Toxic chemicals from plastic waste poison Indonesian eggs

Written by: Maddie Ballard | Published:
Burning plastics in Indonesia. Image credit: Ecoton, Indonesia

Highly toxic chemicals have been found in dangerous concentrations in free-range eggs from two Indonesian communities that are swamped with plastic waste, the new Plastic Waste Poisons Indonesia’s Food Chain report shows.

In Tropodo, near a tofu factory that burns plastics for fuel, researchers found the second-highest level of dioxins ever measured in eggs.

An adult eating one of the eggs would exceed the European Food Safety Authority tolerable daily intake for chlorinated dioxins by 70 times. Dioxin exposure is linked to cardiovascular disease, cancer, diabetes, and endometriosis in humans.

The report, which involved researchers from global environmental network IPEN, the Arnika Association, and Indonesian NGOs Nexus3 and Ecoton, showed that the Tropodo levels were comparable to the highest recorded in Asia. These were measured near the Agent Orange hotspot in Bien Hoa, Vietnam.

Meanwhile, eggs collected near a rural plastic dump site in Bangun, where residents burn piles of plastic waste to reduce the rubbish clogging streets, were found to be contaminated by PFOS.

This toxic fluorinated chemical is known as a ‘forever chemical’ and lingers in the environment - and human body - long after its initial production and use.

PFOS levels in these eggs matched those found in highly industrialised areas of Europe, the report showed.

The chemical causes reproductive and immune system damage in humans and has continued to be used in plastic manufacturing, despite its toxicity having been known for decades, internal documents show.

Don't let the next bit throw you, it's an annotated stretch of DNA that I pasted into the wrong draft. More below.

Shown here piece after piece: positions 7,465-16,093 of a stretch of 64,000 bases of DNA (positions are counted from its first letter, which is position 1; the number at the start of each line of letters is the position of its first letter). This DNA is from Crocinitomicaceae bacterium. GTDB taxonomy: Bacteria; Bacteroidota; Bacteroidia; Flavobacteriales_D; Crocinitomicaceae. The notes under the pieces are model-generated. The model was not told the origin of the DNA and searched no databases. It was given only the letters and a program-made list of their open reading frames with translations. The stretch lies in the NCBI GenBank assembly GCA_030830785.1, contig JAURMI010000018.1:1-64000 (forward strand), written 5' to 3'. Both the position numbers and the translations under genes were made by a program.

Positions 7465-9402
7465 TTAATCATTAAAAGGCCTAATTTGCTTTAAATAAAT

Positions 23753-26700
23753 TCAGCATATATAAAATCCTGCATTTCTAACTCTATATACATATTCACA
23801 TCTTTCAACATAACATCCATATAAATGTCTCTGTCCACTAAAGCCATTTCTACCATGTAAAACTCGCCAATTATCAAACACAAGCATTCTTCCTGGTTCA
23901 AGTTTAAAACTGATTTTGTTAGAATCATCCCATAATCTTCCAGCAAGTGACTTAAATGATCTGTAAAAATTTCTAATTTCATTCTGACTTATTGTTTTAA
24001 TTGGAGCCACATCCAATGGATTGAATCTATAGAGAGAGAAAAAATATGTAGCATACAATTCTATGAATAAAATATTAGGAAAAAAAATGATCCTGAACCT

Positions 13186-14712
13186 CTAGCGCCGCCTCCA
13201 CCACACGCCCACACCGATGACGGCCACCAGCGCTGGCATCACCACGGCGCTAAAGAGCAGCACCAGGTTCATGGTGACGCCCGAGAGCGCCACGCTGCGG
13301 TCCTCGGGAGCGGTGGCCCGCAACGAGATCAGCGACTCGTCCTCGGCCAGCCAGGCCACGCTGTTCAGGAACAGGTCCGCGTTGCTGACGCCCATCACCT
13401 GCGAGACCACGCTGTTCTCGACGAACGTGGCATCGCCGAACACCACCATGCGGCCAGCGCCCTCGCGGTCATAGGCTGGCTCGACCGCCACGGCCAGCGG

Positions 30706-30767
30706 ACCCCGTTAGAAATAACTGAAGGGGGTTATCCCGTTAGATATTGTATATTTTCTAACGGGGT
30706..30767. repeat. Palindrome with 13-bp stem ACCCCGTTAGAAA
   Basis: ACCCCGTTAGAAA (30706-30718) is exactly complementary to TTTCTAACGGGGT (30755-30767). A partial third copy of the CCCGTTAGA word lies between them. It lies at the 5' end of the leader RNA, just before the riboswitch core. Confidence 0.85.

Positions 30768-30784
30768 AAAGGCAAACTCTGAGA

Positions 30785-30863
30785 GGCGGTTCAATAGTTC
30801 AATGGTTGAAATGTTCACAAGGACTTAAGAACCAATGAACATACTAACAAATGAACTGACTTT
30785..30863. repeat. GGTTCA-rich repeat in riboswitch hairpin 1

Both the Tropodo and Bangun eggs also contained SCCPs and PBDEs, toxic flame-retardant chemicals used in plastics, which disrupt human endocrine and reproductive health.

All the toxic chemicals found are globally regulated under the Stockholm Convention, a legally binding treaty.

The presence of all these toxic chemicals in the eggs is linked to the mismanagement of plastic waste in Bangun and Tropodo, the report revealed.

Imported plastic waste has flooded into both communities since China stopped accepting plastic waste in 2018. Indonesia’s plastic waste import volume doubled between 2017 and 2018, according to UN data.

Plastic scrap is also entering the country concealed inside paper scrap shipments, and Bangun and Tropodo are particularly hard hit as they are located near paper companies.

In total, the two villages alone receive more than 50 tonnes of low-grade plastic every day - which is now leaching into their food chain.

Speaking to RWW, Jacob Hayler, executive director of the Environmental Services Association, said: “This is shocking and should never happen. Material should only be exported from the UK to destinations where it will be treated to an equivalent standard, which has clearly not happened here.

“We must redouble our efforts to ensure that all recycling exports are compliant to protect people and the environment.”

The study concludes that its findings support a complete ban on plastic waste combustion, greater control of imports, and stronger regulations nationally and globally.

Yuyun Ismawati, co-founder and senior advisor of Nexus3, said: “Our results should ring alarm bells in every community trying to deal with a tsunami of plastic waste.

“The Global North needs to stop treating the Global South as its waste bin.”

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